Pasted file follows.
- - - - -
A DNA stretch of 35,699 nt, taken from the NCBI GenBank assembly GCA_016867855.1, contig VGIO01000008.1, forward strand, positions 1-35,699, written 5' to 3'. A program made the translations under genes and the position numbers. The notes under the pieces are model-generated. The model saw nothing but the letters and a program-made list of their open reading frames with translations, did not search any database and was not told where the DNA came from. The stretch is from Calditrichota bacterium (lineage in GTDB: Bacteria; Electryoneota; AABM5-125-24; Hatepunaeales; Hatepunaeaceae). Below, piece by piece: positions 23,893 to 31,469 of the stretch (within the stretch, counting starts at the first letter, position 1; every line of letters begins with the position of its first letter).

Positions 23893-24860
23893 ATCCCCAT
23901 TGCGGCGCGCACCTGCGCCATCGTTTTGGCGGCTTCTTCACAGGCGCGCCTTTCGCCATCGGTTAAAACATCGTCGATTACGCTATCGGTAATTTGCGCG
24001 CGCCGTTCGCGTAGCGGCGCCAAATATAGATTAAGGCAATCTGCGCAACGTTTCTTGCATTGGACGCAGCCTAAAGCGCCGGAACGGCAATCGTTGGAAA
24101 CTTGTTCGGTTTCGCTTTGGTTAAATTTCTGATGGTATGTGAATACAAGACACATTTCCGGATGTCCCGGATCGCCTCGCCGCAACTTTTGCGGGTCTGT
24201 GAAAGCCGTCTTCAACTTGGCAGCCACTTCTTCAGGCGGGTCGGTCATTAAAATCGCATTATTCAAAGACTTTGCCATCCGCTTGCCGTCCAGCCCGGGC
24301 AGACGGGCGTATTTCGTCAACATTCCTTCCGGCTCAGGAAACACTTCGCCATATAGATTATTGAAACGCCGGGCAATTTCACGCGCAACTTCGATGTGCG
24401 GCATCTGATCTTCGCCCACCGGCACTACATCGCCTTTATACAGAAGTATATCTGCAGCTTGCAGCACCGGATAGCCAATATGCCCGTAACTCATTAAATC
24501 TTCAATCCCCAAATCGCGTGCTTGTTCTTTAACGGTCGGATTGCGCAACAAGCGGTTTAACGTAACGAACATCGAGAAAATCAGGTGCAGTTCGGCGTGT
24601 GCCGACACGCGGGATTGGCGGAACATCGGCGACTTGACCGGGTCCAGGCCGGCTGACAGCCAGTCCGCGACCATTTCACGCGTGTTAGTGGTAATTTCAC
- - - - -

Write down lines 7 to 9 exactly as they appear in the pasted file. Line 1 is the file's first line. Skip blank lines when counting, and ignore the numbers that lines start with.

24201 GAAAGCCGTCTTCAACTTGGCAGCCACTTCTTCAGGCGGGTCGGTCATTAAAATCGCATTATTCAAAGACTTTGCCATCCGCTTGCCGTCCAGCCCGGGC
24301 AGACGGGCGTATTTCGTCAACATTCCTTCCGGCTCAGGAAACACTTCGCCATATAGATTATTGAAACGCCGGGCAATTTCACGCGCAACTTCGATGTGCG
24401 GCATCTGATCTTCGCCCACCGGCACTACATCGCCTTTATACAGAAGTATATCTGCAGCTTGCAGCACCGGATAGCCAATATGCCCGTAACTCATTAAATC